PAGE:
Secrets of Honey Jar Labels
Collated from teachers Ann Harmon, Bob Binnie, Kerry Owen, and the National
Your containers must be new to look their best. Old jars or reused jars will eventually
collect fine scratches and rub marks that just don't look very nice on the shelf and
definitely do not show your honey to its best advantage.
Don't use old pickle jars or lids or any jar that had something with a strong smell or
taste. Your honey will pick up that smell/taste, which can really slow down any return
Make sure your jars are clean (even brand new jars should be washed and dried before
using them) and carefully clean up any sticky spots from the filling process.
You need to know your market and customers in order to choose the best jars and labels
to attract them. Mary finds that pint-sized canning jars and bears are what sells best for
her, but you might find that different shapes work better for you. You might have a
different jar and label if you sell at the flea market than you would if you sold at an
upscale store. One-piece lids seem to be a big draw - her customers say that when they
open the jars with two piece lids the odds are that the inner lid will fall out of the ring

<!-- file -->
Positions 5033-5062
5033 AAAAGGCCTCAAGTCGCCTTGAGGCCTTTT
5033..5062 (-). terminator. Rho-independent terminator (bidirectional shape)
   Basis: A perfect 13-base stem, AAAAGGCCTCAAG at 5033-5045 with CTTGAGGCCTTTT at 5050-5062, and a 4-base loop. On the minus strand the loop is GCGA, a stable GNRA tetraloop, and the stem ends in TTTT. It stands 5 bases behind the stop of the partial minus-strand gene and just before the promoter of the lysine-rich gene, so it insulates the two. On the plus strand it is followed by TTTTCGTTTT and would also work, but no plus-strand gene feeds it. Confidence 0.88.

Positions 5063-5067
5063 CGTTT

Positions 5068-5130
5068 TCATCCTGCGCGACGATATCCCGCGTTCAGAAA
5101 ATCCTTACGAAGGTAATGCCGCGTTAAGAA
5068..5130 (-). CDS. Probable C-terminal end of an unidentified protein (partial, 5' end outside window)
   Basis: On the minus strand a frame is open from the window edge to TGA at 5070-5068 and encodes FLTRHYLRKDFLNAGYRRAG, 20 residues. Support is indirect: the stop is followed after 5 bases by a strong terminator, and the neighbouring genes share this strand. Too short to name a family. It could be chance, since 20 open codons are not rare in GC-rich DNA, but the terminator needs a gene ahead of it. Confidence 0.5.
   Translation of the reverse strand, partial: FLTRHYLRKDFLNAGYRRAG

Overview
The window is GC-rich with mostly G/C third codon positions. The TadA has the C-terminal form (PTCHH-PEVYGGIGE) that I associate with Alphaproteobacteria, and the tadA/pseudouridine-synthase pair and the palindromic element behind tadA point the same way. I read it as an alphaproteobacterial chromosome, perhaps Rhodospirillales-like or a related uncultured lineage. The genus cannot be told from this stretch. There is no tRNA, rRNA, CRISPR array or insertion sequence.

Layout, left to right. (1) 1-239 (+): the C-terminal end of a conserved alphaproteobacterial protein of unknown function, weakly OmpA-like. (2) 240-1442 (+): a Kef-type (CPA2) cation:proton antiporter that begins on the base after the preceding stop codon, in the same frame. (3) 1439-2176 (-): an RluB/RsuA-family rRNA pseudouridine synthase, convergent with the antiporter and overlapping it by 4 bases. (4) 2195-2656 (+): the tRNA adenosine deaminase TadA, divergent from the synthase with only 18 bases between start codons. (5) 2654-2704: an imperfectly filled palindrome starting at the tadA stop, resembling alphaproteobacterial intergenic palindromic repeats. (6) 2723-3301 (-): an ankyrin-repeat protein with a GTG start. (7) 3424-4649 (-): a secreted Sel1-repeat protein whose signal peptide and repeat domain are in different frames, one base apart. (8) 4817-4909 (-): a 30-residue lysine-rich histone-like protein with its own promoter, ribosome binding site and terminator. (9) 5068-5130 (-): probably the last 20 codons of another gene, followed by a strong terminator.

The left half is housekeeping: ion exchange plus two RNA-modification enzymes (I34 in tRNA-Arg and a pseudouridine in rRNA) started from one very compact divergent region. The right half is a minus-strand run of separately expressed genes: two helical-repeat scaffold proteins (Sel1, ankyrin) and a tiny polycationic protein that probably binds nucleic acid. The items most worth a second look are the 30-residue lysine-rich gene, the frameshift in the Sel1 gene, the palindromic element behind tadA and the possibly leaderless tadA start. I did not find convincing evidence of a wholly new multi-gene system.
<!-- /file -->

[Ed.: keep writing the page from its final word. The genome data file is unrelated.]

and (Of course!) land sticky side down. You don't have that problem with a one-piece
This is one of the most important decisions you must make - it needs to:
1. Appeal to your customer
2. Stand out from other similar products
3. Meet legal labeling requirements
Mandatory Label Requirements:
1. "Honey" must be the biggest word on your label. You can also put the name of a
plant or flower if it is the primary floral source for that particular honey.
2. Your contact information must be on the label. Your name and address and/or phone
number, smallest should be 1/16" - remember, this is good sales contact info for your
customer too, they need to be able to read it so that they can find you when they want
more of your honey.
3. Net weight in both pounds/ounces and grams must be included on your label in
easy-to-read type. This is just the weight of your honey, not including the jar or lid. Use
the government conversion factor of: 1 ounce = 28.3495 grams
1 pound = 453.592 grams
You can't use more than three digits after the decimal point. You can round the weight
down but not up (so you don't overstate the amount of honey in the jar). In other words,
you can round a 1 pound jar to 453 grams, not 454.
You can put pictures on your labels to represent your honey. Bees, bears, flowers, fruit,
honeycomb, beekeeper images, hives - almost anything you think of when you think of
your honey will do. Just make sure you keep it simple and meaningful to your customer
too. While your old red pickup truck might make you remember taking off that honey, it
might not mean that to your customer! Some people say you should not use bees on your
label, but we've found that here in South Carolina a bee on the label works very well.
Color is very important on your label. The Institute of Color Research in Chicago
(ICRC) says that green usually means decaffeinated or low-fat to consumers and might